Competitive elections are the main devices whereby officials are rendered accountable to popular control. They also constitute an important arena for ensuring political equality between citizens both in access to public office and in the value of their votes. Therefore, the criteria FOR FREE and fair elections embraces for the first instance the electoral system i.e. the law governing which offices are to be voted for, who may stand for them, where elections are to be held, who may vote, how constituencies are to be defined, how votes are to be aggregated to select the winners and so on.
Second is the electoral process, i.e. how individual elections are conducted in practice from the initial registration of voters throughout the campaign to the counting of the ballot to ensure that the law is strictly and impartially applied and that there are no malpractices to throw the results.
Helping to choose a government and to elect representatives is a civic duty as well as a right, which past generations have struggled to achieve. Choosing to register as a voter is therefore a necessary precondition for a person’s name to be on an electoral register and the qualification to vote. Once an electoral register is prepared, it can be used for other legitimate electoral processes and if one is not registered, one cannot vote in such elections.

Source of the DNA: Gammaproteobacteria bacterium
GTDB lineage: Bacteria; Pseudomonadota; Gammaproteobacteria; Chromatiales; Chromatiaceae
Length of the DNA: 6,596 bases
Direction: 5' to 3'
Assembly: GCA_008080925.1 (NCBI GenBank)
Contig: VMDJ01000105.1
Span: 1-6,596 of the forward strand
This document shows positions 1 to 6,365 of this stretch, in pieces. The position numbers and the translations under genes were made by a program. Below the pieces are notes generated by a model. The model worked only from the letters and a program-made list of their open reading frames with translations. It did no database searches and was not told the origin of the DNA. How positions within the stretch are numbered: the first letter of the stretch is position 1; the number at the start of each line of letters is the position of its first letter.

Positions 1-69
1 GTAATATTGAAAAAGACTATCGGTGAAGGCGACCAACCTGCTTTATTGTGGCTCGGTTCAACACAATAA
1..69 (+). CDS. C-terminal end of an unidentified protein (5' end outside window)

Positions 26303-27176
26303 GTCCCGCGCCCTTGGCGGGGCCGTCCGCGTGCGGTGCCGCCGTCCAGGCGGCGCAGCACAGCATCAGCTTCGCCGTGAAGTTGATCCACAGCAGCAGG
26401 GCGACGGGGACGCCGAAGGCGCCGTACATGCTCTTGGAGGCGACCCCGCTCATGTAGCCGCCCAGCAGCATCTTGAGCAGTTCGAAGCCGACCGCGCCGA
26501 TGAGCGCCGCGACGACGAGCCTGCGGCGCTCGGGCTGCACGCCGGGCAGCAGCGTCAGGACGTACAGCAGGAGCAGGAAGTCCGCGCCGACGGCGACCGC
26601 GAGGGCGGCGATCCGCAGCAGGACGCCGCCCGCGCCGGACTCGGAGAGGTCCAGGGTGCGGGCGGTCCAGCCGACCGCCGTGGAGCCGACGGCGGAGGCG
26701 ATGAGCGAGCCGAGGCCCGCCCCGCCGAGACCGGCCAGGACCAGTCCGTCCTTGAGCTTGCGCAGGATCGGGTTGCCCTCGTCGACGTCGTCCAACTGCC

In pursuit of their mandate, the Commission embarks on massive voter/civic education in ORDER for the voting populace to understand the issues to enable them vote en masse.
Both conventional and non-conventional methods are used with specific target groups borne in mind.